SEATTLE — Vice President Mike Pence says the Centers for Disease Control and Prevention will be issuing new guidance to health care providers making clear that any American can be tested for the virus subject to a doctor’s orders.
Pence said he wanted to end any confusion after some state leaders said they were being told from some laboratory workers that the only people who could be tested for the virus were those more than mildly symptomatic.
Pence said the White House Office of Management and Budget would direct federal agencies to review internal travel policies and to adhere to State Department advisories concerning international travel. He said that the CEOs of the nation’s airlines would be coming to the White House on Wednesday.
Nine people have died and a total of 27 people in Washington state have tested positive for the new coronavirus on Tuesday. Tension is rising on how to contain the outbreak.
All of the COVID-19 deaths in the United States so far have been in or around the Seattle area. On its website, the state Department of Health reported nine deaths, eight in King County and one in Snohomish County.
On Tuesday morning, the Washington State Department of Health had 231 people under public health supervision.
Researchers at the Fred Hutchinson Cancer Research Center and the University of Washington on Sunday said they had evidence the COVID-19 virus may have been circulating in the state for up to six weeks undetected. If true, that could mean that there are hundreds of undiagnosed cases in the area.
North Carolina's governor says a person in the state has tested positive for the fast-spreading coronavirus. Gov. Roy Cooper said in a news release Tuesday that the person from Wake County tested positive for the virus after traveling to the state of Washington.
North Carolina is at least the 15th state to report a case of the virus.
The outbreak, which was first detected late last year in central China, has infected 90,000 people worldwide and killed some 3,100 of them.
Lawmakers on Capitol Hill are expressing doubts about the government's ability to ramp up testing fast enough to deal with the crisis.
On Capitol Hill, final efforts are underway on a $7.5 billion emergency bill to fund the government's response to the coronavirus outbreak in a burst of bipartisan cooperation.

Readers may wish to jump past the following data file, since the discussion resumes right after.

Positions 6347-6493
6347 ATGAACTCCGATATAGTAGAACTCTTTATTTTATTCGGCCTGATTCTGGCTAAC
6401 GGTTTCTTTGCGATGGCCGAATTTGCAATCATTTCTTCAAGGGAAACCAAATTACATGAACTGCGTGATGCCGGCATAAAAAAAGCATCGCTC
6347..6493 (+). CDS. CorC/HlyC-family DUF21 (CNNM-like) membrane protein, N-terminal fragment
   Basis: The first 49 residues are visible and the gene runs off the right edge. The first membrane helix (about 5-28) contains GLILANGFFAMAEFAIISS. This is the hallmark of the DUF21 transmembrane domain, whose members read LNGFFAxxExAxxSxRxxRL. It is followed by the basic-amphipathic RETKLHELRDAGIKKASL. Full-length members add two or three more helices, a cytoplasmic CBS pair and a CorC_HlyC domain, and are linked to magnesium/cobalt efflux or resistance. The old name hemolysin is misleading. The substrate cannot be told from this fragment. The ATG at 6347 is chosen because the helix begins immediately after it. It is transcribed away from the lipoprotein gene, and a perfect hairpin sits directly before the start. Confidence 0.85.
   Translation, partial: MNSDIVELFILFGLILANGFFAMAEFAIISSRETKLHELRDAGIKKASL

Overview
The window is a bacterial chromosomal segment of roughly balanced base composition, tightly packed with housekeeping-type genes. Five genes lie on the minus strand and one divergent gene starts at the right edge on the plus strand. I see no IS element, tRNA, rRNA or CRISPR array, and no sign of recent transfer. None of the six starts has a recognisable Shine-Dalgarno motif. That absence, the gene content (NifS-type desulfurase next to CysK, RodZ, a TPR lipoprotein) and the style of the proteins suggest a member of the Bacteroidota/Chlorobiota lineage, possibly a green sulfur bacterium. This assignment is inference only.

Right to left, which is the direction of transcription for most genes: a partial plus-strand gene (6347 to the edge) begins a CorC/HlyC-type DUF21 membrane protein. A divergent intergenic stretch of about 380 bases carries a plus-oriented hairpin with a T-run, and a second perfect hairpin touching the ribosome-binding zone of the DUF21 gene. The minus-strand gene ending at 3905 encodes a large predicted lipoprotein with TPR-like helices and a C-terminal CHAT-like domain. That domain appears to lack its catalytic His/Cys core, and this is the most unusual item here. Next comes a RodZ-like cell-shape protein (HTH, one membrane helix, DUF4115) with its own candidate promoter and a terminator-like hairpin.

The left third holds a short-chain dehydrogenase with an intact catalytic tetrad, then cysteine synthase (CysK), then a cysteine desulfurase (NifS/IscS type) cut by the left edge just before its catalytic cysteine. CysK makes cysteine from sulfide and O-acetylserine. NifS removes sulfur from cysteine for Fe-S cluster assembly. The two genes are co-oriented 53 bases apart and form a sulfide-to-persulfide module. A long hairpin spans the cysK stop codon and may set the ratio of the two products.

Sen. Chuck Schumer, a critic of President Donald Trump's handling of the spreading crisis, says he's expecting a bipartisan deal among lawmakers on the House and Senate Appropriations committees later Tuesday.
The hope is to clear the measure through Congress by week's end. The $7.5 billion package would triple Trump's request but is expected to enjoy support from both the White House and Trump's GOP allies on Capitol Hill.
Schumer says “when it comes to Americans’ health and safety, there is no reason to be penny-wise and pound-foolish."
The head of the U.N. health agency says Tuesday that he's concerned that the new coronavirus is disrupting worldwide supplies of protective equipment, including masks, that are vitally needed to protect the health workers fighting the COVID-19 epidemic.
He says "we are concerned that countries' abilities to respond are being compromised by the severe and increasing disruption to the global supply of personal protective equipment, caused by rising demand, hoarding and misuse."
He says “shortages are leaving doctors, nurses and other frontline health workers dangerously ill-equipped to care for COVID-19 patients.”
In a surprise move, the Federal Reserve cut its benchmark interest rate by a sizable half-percentage point to support the economy in the face of the spreading coronavirus.
Chairman Jerome Powell said at a news conference that the virus “will surely weigh on economic activity both here and abroad for some time.”
It was the Fed's first rate cut since last year when it reduced its key short-term rate three times. It is also the first time the central bank has cut its key rate between policy meetings since the 2008 financial crisis and the largest rate cut since then.
Symptoms of COVID-19 can include fever, runny nose, cough and breathing trouble. Most develop only mild disease. But some people, usually those with other medical complications, develop more severe symptoms, including pneumonia, which can be fatal.
The CDC encourages anyone who develops symptoms to call a healthcare professional.